I beg to ask the Secretary of State for India whether he will place in the Library copies of the Wafadar of 28th January, and of the Punjabee of 27th March, in which newspapers Lajpat Rai is reported to have preached sedition in Lyallpur and Lahore; and whether he will state to the House on what other grounds the law of 1818 was resorted to in the matter of the arrest and deportation of Lajpat Rai.

My reply to the first part of the Question is in the affirmative. As for the second part, I can only refer my hon. friend to the Answers which I gave to the hon. Members for East Nottingham and East Clare on the 2nd instant,†

Is the right hon. Gentleman aware that the latter part of the Question simply asks for the grounds upon which the law was resorted to?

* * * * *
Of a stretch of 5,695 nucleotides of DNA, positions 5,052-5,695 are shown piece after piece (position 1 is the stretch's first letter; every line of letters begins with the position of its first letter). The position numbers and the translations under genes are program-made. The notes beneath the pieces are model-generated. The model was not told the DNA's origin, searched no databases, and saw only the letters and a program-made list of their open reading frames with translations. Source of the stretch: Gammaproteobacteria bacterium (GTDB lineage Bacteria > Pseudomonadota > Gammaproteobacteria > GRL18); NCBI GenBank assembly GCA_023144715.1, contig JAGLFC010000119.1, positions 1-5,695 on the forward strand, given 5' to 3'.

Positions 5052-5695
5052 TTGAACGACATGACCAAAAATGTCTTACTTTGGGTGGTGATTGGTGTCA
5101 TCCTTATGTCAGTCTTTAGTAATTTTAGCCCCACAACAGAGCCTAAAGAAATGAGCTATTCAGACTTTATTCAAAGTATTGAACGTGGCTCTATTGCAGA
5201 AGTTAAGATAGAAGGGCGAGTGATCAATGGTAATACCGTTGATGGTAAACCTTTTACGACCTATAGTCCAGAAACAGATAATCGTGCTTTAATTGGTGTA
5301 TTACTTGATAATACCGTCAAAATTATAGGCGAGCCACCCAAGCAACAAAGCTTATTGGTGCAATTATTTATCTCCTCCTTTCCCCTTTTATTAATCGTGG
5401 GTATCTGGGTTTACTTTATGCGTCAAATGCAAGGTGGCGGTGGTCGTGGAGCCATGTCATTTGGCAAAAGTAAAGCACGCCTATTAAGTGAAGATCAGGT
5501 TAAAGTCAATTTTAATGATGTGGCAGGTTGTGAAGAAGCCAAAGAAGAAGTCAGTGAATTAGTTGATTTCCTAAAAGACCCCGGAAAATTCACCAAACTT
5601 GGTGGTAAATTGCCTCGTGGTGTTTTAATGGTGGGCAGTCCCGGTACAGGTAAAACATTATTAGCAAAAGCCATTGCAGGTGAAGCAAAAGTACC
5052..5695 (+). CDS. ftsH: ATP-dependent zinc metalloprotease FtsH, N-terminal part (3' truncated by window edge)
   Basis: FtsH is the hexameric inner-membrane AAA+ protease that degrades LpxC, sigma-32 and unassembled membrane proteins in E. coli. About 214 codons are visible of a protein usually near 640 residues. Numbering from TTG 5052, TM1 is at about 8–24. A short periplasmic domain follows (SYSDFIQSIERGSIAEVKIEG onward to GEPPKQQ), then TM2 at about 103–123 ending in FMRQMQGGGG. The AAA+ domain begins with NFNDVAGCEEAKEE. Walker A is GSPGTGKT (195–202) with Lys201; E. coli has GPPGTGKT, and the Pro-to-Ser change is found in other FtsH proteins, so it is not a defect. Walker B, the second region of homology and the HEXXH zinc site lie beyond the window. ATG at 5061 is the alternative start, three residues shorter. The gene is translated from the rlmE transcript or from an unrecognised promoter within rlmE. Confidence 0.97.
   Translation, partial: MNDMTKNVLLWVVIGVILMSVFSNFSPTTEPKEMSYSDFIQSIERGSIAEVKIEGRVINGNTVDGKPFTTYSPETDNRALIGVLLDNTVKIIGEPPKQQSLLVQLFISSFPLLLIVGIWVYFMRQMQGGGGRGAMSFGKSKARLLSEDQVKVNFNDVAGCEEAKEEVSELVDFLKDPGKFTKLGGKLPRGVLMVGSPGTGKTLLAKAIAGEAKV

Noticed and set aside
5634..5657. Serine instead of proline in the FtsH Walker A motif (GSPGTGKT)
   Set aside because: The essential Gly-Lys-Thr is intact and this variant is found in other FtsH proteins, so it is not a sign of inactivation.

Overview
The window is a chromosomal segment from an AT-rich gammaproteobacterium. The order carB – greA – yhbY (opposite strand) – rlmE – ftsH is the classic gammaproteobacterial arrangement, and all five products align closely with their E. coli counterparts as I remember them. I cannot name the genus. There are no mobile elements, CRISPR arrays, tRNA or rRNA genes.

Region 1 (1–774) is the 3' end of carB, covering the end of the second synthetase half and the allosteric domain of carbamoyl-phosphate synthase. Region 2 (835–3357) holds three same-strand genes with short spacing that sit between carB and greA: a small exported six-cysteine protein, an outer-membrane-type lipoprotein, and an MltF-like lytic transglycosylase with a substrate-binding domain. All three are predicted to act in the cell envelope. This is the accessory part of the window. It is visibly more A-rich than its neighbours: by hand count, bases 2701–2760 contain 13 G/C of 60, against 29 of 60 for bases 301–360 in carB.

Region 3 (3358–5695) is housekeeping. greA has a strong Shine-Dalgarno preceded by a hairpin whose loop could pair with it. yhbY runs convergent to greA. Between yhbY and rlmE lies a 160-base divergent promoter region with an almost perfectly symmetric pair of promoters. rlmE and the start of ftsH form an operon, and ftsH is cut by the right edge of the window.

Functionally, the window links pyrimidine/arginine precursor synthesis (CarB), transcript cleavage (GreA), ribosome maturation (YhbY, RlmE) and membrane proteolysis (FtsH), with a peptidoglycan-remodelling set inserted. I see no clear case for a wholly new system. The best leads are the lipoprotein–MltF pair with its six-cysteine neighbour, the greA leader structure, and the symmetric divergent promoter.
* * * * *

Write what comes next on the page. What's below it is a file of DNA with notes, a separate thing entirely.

I am afraid I do not understand the Question. The hon. Member asks whether I will state to the House "on what grounds the law of 1818 was resorted to" in the matter of the arrest and deportation. I have already told the House that there were matters connected with this arrest and deportation which I did not think it would be in the public interest that I should state.

asked Mr. Speaker, in view of the unsatisfactory nature of the right hon. Gentleman's reply, whether the Government of India were responsible to the House for its action in the administration of the law; and, if so, whether a Member of the House had not the right to demand that definite information should be supplied to him, publicly or privately, as to the ground for the arrest and deportation of any of His Majesty's subjects.

It is open to any hon. Member to put any Question that comes within the rules of order, and it is equally open to the Minister to decline to give a reply.

asked whether the hon. Member was entitled, to read a supplementary Question as he had just done. He himself had done so and had been declared out of order.